Infarct Topography and Detection of Atrial Fibrillation in Cryptogenic Stroke: Results from CRYSTAL AF

Richard A. Bernstein, Vincenzo Di Lazzaro, Marilyn M. Rymer, Rod S. Passman, Johannes Brachmann, Carlos A. Morillo, Tommaso Sanna, Vincent Thijs, Tyson Rogers, Shufeng Liu, Paul D. Ziegler, Hans Christoph Diener

Research output: Contribution to journalArticlepeer-review

38 Scopus citations

Abstract

Background: Insertable cardiac monitors (ICM) have been shown to detect atrial fibrillation (AF) at a higher rate than routine monitoring methods in patients with cryptogenic stroke (CS). However, it is unknown whether there are topographic patterns of brain infarction in patients with CS that are particularly associated with underlying AF. If such patterns exist, these could be used to help decide whether or not CS patients would benefit from long-term monitoring with an ICM. Methods: In this retrospective analysis, a neuro-radiologist blinded to clinical details reviewed brain images from 212 patients with CS who were enrolled in the ICM arm of the CRYptogenic STroke And underLying AF (CRYSTAL AF) trial. Kaplan-Meier estimates were used to describe rates of AF detection at 12 months in patients with and without pre-specified imaging characteristics. Hazard ratios (HRs), 95% confidence intervals (CIs), and p values were calculated using Cox regression. Results: We did not find any pattern of acute brain infarction that was significantly associated with AF detection after CS. However, the presence of chronic brain infarctions (15.8 vs. 7.0%, HR 2.84, 95% CI 1.13-7.15, p = 0.02) or leukoaraiosis (18.2 vs. 7.9%, HR 2.94, 95% CI 1.28-6.71, p < 0.01) was associated with AF detection. There was a borderline significant association of AF detection with the presence of chronic territorial (defined as within the territory of a first or second degree branch of the circle of Willis) infarcts (20.9 vs. 10.0%, HR 2.37, 95% CI 0.98-5.72, p = 0.05). Conclusions: We found no evidence for an association between brain infarction pattern and AF detection using an ICM in patients with CS, although patients with coexisting chronic, as well as acute, brain infarcts had a higher rate of AF detection. Acute brain infarction topography does not reliably predict or exclude detection of underlying AF in patients with CS and should not be used to select patients for ICM after cryptogenic stroke.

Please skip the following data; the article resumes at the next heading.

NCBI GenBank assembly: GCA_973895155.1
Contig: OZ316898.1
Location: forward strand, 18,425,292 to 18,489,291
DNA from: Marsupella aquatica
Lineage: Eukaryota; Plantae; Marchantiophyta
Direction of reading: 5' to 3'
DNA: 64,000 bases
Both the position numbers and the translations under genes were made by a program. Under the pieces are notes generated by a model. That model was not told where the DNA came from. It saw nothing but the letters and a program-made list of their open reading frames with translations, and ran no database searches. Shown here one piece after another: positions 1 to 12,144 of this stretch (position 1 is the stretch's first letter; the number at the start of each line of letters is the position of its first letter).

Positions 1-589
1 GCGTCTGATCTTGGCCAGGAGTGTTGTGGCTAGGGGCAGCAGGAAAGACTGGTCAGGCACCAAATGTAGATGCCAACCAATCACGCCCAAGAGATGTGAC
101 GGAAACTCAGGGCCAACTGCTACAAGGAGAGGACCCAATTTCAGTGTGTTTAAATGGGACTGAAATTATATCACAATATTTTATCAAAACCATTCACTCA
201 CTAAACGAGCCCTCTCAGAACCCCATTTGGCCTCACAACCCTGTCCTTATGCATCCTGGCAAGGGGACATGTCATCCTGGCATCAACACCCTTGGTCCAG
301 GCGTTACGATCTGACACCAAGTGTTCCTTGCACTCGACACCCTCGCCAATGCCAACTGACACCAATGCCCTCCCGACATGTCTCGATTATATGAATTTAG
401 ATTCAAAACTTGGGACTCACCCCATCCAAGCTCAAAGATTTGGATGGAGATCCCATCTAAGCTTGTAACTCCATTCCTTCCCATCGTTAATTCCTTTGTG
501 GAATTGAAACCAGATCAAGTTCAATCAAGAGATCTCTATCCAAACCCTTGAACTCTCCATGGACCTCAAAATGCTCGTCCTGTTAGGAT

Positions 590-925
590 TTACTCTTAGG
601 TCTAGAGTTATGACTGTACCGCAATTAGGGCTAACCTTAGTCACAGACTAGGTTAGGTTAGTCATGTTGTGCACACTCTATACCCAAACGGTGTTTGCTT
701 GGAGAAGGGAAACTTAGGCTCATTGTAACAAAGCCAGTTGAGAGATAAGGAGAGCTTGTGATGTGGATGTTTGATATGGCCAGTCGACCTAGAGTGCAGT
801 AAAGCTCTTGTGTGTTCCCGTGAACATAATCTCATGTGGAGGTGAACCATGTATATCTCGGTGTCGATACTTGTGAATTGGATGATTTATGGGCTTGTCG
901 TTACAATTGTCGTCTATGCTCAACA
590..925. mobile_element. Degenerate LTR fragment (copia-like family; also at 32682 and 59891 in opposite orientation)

Original languageEnglish (US)
Pages (from-to)91-96
Number of pages6
JournalCerebrovascular Diseases
Volume40
Issue number1-2
DOIs
StatePublished - Aug 20 2015

Keywords

  • Atrial fibrillation
  • Brain infarction
  • Cryptogenic stroke

ASJC Scopus subject areas

  • Neurology
  • Clinical Neurology
  • Cardiology and Cardiovascular Medicine

Fingerprint Dive into the research topics of 'Infarct Topography and Detection of Atrial Fibrillation in Cryptogenic Stroke: Results from CRYSTAL AF'. Together they form a unique fingerprint.

Cite this